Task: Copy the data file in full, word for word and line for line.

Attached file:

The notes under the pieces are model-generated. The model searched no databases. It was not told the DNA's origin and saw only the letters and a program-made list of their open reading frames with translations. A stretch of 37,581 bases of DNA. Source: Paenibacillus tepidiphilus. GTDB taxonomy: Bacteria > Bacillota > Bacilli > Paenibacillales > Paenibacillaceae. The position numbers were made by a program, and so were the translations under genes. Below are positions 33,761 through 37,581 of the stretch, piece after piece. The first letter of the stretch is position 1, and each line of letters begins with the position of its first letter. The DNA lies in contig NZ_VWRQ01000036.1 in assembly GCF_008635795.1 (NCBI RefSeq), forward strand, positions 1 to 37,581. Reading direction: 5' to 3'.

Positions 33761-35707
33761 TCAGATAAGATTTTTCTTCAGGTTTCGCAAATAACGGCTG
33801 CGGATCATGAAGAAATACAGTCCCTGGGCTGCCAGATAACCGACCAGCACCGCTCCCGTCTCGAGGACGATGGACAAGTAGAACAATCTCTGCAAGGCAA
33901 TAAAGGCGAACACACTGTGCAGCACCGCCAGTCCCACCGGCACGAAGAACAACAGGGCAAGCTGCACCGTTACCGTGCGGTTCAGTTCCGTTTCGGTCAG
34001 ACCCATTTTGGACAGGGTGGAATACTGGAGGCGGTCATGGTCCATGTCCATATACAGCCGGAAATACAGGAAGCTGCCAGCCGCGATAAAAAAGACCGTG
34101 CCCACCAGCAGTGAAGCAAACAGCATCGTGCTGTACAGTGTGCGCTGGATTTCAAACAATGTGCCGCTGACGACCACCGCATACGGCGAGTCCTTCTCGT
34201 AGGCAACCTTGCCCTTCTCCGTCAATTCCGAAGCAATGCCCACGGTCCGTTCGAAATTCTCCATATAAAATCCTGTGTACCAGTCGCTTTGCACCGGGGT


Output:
The notes under the pieces are model-generated. The model searched no databases. It was not told the DNA's origin and saw only the letters and a program-made list of their open reading frames with translations. A stretch of 37,581 bases of DNA. Source: Paenibacillus tepidiphilus. GTDB taxonomy: Bacteria > Bacillota > Bacilli > Paenibacillales > Paenibacillaceae. The position numbers were made by a program, and so were the translations under genes. Below are positions 33,761 through 37,581 of the stretch, piece after piece. The first letter of the stretch is position 1, and each line of letters begins with the position of its first letter. The DNA lies in contig NZ_VWRQ01000036.1 in assembly GCF_008635795.1 (NCBI RefSeq), forward strand, positions 1 to 37,581. Reading direction: 5' to 3'.

Positions 33761-35707
33761 TCAGATAAGATTTTTCTTCAGGTTTCGCAAATAACGGCTG
33801 CGGATCATGAAGAAATACAGTCCCTGGGCTGCCAGATAACCGACCAGCACCGCTCCCGTCTCGAGGACGATGGACAAGTAGAACAATCTCTGCAAGGCAA
33901 TAAAGGCGAACACACTGTGCAGCACCGCCAGTCCCACCGGCACGAAGAACAACAGGGCAAGCTGCACCGTTACCGTGCGGTTCAGTTCCGTTTCGGTCAG
34001 ACCCATTTTGGACAGGGTGGAATACTGGAGGCGGTCATGGTCCATGTCCATATACAGCCGGAAATACAGGAAGCTGCCAGCCGCGATAAAAAAGACCGTG
34101 CCCACCAGCAGTGAAGCAAACAGCATCGTGCTGTACAGTGTGCGCTGGATTTCAAACAATGTGCCGCTGACGACCACCGCATACGGCGAGTCCTTCTCGT
34201 AGGCAACCTTGCCCTTCTCCGTCAATTCCGAAGCAATGCCCACGGTCCGTTCGAAATTCTCCATATAAAATCCTGTGTACCAGTCGCTTTGCACCGGGGT